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Antique Gillows Oak Armchair by Bruce Talbert c.1860

Antique Gillows Oak Armchair by Bruce Talbert Sold
Ref:05528

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This is a wonderful antique oak armchair attributed to Bruce James Talbert, circa 1860 and manufactured by Gillows & Co.  

It is made of solid oak, has  beautiful hand carved decoration and fabulous blue  upholstery.

It is stamped Gillow twice on the underside, see photos..

There is no mistaking the unique quality and design, which is certain to make it a talking point in your home.  
 

Condition:

In excellent condition, please see photos for confirmation of condition.

Dimensions in cm:

Height 95 x Width 61.5 x Depth 73

Dimensions in inches:

Height 3 feet, 1 inch x Width 2 feet, 0 inches x Depth 2 feet, 5 inches

Bruce James Talbert (1838–1881)
was a Scottish architect and interior designer. He studied at the High School of Dundee, then under a Dundee woodcarver named Millar. In Glasgow, he was apprenticed to architect Charles Edward (ca. 1855-57), worked as an assistant to architect William Nairne Tait (1857–60), and as a draftsman for architect Campbell Douglas (1860–62). He moved to Manchester in 1862 to design furniture for Doveston, Bird & Hull; but later that year was hired by Francis Skidmore at Art Manufactures in Coventry. At Art Manufactures he did drafting work on Sir George Gilbert Scott's Hereford Screen (1862), and on Scott's Albert Memorial (designed 1863, completed 1872).

He moved to London in 1866 to design furniture for Holland & Sons. The following year his Reformed Gothic designs won a silver medal at the 1867 Paris Exhibition.

In addition to furniture, Talbert designed metalwork, tiles, stained glass, textiles, and wallpaper.

His first book, Gothic Forms Applied to Furniture, Metal Work, and Decoration for Domestic Purposes, was published in London in 1868, and in the United States in 1873. That was followed by Examples of Ancient & Modern Furniture, Metal Work, Tapestries, Decorations, published in London in 1876, and in the United States in 1877. A third book, Fashionable Furniture: A Collection of Three Hundred and Fifty Original Designs Representing Cabinet Work, Upholstery and Decoration (1881), was published posthumously.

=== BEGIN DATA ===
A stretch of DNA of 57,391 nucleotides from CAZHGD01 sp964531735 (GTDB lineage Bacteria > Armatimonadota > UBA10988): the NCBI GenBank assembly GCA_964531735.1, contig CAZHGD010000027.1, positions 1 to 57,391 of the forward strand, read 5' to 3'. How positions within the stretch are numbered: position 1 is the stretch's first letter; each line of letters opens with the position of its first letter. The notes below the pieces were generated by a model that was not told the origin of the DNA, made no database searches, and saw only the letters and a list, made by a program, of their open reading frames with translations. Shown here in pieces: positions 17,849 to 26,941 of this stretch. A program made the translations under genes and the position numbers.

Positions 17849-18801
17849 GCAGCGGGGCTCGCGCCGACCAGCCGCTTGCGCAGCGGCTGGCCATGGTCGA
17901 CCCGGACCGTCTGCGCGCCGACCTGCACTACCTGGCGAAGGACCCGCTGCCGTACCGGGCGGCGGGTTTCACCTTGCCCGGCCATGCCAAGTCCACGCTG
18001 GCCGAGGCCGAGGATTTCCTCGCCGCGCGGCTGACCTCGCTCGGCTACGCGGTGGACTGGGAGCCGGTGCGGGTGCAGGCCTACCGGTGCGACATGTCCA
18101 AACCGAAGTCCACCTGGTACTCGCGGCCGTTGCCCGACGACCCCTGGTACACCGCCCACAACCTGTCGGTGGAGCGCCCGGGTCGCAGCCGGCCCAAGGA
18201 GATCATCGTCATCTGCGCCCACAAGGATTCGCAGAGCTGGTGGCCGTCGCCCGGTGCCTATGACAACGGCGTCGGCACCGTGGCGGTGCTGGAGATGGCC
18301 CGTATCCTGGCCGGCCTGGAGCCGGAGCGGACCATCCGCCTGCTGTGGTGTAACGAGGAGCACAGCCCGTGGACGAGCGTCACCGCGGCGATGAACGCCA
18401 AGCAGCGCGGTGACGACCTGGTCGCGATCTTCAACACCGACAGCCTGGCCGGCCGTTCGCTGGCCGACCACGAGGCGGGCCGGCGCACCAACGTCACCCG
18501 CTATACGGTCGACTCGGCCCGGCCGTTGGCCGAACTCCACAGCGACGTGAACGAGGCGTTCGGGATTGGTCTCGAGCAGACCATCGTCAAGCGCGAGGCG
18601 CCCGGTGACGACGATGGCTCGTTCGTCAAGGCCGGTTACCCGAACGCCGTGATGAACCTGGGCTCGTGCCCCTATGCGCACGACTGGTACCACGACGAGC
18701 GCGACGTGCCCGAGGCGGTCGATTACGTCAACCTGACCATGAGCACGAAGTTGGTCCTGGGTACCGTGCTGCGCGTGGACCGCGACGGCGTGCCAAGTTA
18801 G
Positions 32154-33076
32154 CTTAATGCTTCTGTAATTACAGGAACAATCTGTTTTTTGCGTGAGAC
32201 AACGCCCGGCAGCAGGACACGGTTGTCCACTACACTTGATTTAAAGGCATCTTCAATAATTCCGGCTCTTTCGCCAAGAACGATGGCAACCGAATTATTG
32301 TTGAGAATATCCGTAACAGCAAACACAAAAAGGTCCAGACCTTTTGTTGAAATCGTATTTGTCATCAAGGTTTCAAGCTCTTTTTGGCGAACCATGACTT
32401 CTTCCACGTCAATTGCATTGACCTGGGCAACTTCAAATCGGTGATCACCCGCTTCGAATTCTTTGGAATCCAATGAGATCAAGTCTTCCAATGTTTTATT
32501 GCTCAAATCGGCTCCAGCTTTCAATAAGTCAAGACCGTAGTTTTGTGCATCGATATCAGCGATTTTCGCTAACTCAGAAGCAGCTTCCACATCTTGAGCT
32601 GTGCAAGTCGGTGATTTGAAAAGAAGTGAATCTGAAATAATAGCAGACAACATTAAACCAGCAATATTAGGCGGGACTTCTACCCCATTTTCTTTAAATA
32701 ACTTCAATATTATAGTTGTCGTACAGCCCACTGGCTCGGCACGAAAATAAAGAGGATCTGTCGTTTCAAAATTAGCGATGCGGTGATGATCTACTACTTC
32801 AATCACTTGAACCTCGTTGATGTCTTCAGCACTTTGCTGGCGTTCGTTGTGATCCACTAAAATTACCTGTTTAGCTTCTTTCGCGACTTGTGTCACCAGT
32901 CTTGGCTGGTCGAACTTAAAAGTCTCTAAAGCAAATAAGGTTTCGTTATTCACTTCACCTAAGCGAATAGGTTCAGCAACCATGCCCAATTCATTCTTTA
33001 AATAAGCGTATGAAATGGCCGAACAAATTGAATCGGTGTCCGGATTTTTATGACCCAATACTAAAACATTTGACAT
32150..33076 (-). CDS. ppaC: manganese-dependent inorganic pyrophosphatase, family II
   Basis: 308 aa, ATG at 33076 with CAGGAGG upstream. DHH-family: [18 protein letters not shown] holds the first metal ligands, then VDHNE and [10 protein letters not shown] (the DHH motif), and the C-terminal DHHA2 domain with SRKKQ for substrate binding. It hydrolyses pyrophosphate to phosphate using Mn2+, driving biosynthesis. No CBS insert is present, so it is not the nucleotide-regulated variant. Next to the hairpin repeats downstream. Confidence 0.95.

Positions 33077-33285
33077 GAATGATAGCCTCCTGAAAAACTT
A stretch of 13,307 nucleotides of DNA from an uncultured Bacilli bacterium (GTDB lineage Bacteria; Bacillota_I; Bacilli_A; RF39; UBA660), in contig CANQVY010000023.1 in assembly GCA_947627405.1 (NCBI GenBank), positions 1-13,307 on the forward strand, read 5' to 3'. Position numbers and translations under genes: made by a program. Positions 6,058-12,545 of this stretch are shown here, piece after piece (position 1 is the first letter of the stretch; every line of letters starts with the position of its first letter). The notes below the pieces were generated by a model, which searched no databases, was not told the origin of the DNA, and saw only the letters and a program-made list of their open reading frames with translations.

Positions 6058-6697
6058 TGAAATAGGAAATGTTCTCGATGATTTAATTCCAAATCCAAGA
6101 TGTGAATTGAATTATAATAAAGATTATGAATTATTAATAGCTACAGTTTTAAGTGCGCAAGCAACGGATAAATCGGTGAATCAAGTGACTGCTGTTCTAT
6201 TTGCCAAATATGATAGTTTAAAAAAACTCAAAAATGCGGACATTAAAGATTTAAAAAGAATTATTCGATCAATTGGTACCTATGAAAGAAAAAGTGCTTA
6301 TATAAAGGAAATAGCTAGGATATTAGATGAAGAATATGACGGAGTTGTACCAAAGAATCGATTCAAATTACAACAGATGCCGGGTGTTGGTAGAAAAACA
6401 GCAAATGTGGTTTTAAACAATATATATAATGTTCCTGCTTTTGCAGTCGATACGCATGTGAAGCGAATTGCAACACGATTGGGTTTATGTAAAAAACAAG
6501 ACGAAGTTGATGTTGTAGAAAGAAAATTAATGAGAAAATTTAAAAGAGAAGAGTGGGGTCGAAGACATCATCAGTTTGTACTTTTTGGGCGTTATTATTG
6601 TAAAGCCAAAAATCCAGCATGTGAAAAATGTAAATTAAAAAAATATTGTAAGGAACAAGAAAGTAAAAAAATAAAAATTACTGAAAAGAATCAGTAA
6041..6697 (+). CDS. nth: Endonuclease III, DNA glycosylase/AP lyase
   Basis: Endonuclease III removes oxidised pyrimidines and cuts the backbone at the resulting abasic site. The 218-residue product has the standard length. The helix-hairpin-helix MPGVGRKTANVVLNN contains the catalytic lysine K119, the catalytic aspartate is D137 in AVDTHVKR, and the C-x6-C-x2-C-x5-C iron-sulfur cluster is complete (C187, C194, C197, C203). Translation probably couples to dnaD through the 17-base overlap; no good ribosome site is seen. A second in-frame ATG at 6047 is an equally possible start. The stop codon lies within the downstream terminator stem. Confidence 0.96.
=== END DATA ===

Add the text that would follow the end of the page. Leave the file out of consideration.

Talbert died at age 43 of alcoholism and overwork.

In the United States, he influenced the Modern Gothic work of Kimbel and CabusFrank Furness, and Daniel Pabst.

Examples of his works can be viewed all over the world here in London Victoria & Albert has the following pieces on display: 

* Sleeping Beauty Sideboard (1867) - manufactured by Holland & Sons
* Pet Sideboard (1871) - manufactured by Gillow & Co
* Juno Cabinet (1878) - manufactured by Jackson & Graham (1878) - the cabinet  won the Grand Prix  at the 1878 Paris Exhibition.


Oak 
is a tree or shrub in the genus Quercus - Latin "oak tree" having approximately 600 extant species. Oak wood has a density of about 0.75 g/cm3, great strength and hardness, and is very resistant to insect and fungal attack because of its high tannin content. It also has very appealing grain markings, particularly when quartersawn. Oak wood is very durable, easy to maintain and resistant to wear and tear which is why it can be easily handed to the next generations if taken well care of.